Americans cherish their holiday baking traditions. Health-conscious consumers, however, may want to take a cue from Europeans before they embark upon their first batch of brownies.
European cheeses, after all, introduced Americans to the not-so-subtle differences between, say, Velveeta and a fine French Brie. Now, European butters have hit these shores, proving to consumers that there is indeed a very marked dissimilarity between "real" butter and the domestic variety we are used to.
It wasn't so long ago that many health-conscious people considered butter a taboo, unhealthy food. Butter was simply bad for you, end of subject. But then many in the natural foods industry started to recognize that butter substitutes might not be so good for you, either. Commercial margarines contain artificial ingredients such as stabilizers and coloring, as well as hydrogenated fats. It became obvious to most in the health food industry that butter was the better choice.
The new wisdom is to enjoy the real thing, but eat it in moderation. For this new approach, the ideal solution is to use European butter—a butter so flavorful that a little goes a long way.
From Cow To Euro Butter
European butters, like European cheeses, are typically made with old-fashioned craftsmanship. Everything from what the cows eat to how the butter is churned differentiates these butters from run-of-the-mill varieties. U.S. dairy manufacturers familiar to natural foods customers, such as Organic Valley, Vermont Butter & Cheese Co. and Horizon Organic, have gotten in on the act, selling what they call "European-style" butters.
Classic European butter is made according to a time-honored tradition. Cows used in production of European butter are allowed to range freely and graze on sweet grasses. The flavor of the butter varies with the type of grasses they've eaten and the time of year. Some regions are prized for their special butters.
For instance, Normandy is famous for its dairy products because of the lush grasses that result from the cool evening air in that part of France, and the cheese and butter produced there is highly sought-after. France doesn't have the market cornered, though; the butters of Denmark, Ireland and Italy are also well regarded.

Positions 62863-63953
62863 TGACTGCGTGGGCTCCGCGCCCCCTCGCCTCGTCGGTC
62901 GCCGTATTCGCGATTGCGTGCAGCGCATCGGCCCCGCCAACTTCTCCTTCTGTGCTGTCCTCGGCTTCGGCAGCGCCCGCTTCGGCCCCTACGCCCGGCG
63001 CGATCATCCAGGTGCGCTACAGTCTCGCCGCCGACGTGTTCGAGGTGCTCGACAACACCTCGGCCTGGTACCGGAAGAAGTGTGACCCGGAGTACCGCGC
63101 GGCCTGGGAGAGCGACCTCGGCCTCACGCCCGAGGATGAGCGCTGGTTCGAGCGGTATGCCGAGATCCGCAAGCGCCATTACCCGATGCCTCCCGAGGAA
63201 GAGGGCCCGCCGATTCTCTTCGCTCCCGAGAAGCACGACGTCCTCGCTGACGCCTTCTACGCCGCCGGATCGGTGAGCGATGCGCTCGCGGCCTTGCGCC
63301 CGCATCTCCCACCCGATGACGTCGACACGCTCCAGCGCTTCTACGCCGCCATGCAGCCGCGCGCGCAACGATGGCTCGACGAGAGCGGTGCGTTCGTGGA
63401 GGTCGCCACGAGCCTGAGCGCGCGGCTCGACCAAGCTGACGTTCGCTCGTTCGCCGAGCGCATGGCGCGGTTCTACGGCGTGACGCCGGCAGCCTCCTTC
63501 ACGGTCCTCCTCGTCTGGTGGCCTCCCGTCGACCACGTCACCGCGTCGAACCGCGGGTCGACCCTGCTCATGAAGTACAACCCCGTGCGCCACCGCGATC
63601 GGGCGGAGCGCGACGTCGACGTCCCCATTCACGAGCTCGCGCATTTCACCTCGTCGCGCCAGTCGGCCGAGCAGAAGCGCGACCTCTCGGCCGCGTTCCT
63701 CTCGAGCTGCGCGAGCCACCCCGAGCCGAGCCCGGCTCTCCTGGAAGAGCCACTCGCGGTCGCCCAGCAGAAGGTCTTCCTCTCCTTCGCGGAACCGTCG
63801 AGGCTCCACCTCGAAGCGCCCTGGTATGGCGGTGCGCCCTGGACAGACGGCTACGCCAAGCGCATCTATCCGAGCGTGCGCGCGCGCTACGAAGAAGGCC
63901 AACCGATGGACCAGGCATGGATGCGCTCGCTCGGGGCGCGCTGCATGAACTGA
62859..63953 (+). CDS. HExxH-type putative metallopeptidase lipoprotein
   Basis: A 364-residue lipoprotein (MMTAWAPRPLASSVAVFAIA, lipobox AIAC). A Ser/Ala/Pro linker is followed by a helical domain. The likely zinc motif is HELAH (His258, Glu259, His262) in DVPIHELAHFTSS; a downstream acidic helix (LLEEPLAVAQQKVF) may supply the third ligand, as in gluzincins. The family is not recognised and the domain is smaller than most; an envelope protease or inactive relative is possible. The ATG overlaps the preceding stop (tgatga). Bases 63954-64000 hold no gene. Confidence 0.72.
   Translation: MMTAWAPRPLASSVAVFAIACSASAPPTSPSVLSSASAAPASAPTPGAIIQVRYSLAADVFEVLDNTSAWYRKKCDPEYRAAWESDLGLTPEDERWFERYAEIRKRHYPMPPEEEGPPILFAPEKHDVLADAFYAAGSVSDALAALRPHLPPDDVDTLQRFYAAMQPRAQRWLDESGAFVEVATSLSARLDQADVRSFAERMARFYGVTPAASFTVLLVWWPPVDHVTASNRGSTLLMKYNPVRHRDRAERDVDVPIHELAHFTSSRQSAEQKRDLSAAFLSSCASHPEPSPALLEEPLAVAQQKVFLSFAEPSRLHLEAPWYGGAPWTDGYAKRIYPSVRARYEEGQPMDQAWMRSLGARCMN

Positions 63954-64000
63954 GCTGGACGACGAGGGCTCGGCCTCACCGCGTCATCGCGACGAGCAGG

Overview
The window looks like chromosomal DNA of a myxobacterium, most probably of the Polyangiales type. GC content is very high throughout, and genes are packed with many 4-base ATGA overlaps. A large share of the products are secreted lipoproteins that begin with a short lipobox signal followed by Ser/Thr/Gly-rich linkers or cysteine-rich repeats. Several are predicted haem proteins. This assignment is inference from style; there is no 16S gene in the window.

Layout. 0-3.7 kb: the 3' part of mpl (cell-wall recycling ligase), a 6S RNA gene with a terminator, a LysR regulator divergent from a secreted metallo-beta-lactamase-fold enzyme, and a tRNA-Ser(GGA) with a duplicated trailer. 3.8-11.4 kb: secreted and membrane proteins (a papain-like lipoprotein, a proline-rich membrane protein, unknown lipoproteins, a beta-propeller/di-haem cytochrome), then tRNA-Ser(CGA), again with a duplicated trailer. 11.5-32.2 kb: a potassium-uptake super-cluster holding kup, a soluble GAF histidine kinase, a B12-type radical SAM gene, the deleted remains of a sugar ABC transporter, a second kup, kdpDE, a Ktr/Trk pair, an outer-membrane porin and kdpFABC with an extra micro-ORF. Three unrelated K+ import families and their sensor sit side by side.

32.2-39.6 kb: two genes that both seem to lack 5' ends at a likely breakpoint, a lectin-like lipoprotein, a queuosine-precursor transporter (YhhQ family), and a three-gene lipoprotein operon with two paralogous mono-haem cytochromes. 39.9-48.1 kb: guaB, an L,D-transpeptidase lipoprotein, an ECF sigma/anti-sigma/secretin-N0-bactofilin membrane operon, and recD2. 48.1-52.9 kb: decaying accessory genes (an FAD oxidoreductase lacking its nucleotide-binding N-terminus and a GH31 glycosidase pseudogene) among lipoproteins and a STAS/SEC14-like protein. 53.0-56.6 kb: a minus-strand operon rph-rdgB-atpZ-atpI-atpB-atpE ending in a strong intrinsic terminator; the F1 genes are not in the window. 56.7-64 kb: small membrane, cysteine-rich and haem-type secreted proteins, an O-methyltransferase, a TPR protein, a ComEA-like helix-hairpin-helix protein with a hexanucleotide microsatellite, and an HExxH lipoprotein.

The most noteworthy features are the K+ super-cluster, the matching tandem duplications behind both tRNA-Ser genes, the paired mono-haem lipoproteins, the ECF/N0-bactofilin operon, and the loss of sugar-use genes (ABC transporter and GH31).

European-style butters produced in the United States don't necessarily share this same attribute of regional flavor differences, since the cows are not completely free-range but also eat feed.
The cows' milk is processed into European butters in a variety of ways. In the old days milk was allowed to sit out and sour slightly before churning, giving it a flavor akin to yogurt. Many modern butter manufacturers try to achieve a similar effect by introducing a culture into the milk before churning it. Organic Valley combines the two approaches in its Euro-style butter. "We take an enzyme—it's actually a culture we started in Belgium—and we inoculate the cream with it," says Theresa Marquez, chief marketing executive. "It's kept at about 80 degrees, and we let it sit out overnight. This is the old-fashioned way, using the live culture to ripen the cream and bring out the natural sweetness of the butter."
A Butter With Culture
Rickard Werner, category manager for dairy and frozen products at Boulder, Colo.-based Wild Oats Market Inc., finds that there's a tangible distinguishing flavor between the various cultures used in European-style butters. "It adds a flavor, depending on the cultures that are used, providing a taste difference like that found between varying yogurts," Werner explains. "Bulgarian-style yogurt has a flavor different from American yogurt—that has to do with the culture that's used."